Then she turned to me, let me see how angry she was, and that the anger was for me. She had been talking to herself, so what she said was a fragment of a much larger conversation. “You were just babies then!” she said.
“What?” I said.
“You were just babies in the war—like the ones upstairs!”
I nodded that this was true. We had been foolish virgins in the war, right at the end of childhood.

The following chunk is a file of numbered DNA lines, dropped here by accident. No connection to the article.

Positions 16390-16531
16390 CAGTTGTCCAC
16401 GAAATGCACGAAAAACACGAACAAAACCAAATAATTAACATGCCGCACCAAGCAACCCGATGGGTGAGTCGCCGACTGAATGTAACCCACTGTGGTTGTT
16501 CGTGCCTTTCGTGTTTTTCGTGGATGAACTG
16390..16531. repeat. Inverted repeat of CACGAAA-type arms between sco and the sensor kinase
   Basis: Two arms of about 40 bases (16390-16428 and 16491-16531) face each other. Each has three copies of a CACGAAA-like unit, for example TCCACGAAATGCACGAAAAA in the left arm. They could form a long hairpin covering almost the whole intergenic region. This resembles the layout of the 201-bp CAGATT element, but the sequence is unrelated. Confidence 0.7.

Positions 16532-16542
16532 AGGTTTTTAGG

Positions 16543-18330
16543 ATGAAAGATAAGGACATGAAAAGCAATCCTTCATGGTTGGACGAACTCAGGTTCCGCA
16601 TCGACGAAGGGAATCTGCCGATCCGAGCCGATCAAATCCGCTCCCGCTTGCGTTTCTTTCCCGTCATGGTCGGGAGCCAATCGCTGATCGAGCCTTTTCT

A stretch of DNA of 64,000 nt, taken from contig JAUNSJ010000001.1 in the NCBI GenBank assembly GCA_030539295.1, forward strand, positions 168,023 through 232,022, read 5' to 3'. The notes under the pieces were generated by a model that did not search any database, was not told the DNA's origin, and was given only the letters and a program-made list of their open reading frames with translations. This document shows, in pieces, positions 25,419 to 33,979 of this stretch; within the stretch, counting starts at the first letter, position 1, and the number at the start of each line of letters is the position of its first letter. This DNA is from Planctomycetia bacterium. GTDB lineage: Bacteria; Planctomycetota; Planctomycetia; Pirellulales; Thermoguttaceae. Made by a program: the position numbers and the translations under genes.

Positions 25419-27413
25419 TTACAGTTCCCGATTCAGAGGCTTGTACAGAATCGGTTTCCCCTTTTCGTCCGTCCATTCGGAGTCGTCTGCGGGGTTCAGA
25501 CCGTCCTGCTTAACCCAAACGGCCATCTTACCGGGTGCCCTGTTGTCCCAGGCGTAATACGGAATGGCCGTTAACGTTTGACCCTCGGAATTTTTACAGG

“But you’re not going to write it that way, are you.” This wasn’t a question. It was an accusation.
“I—I don’t know,” I said.
“Well, I know,” she said. “You’ll pretend you were men instead of babies, and you’ll be played in the movies by Frank Sinatra and John Wayne or some of those other glamorous, war-loving, dirty old men. And war will look just wonderful, so we’ll have a lot of them. And they’ll be fought by babies like the babies upstairs.”
So then I understood. It was war that made her so angry. She didn’t want her babies or anybody else’s babies killed in wars. And she thought wars were partly encouraged by books and movies.
Kurt Vonnegut 1969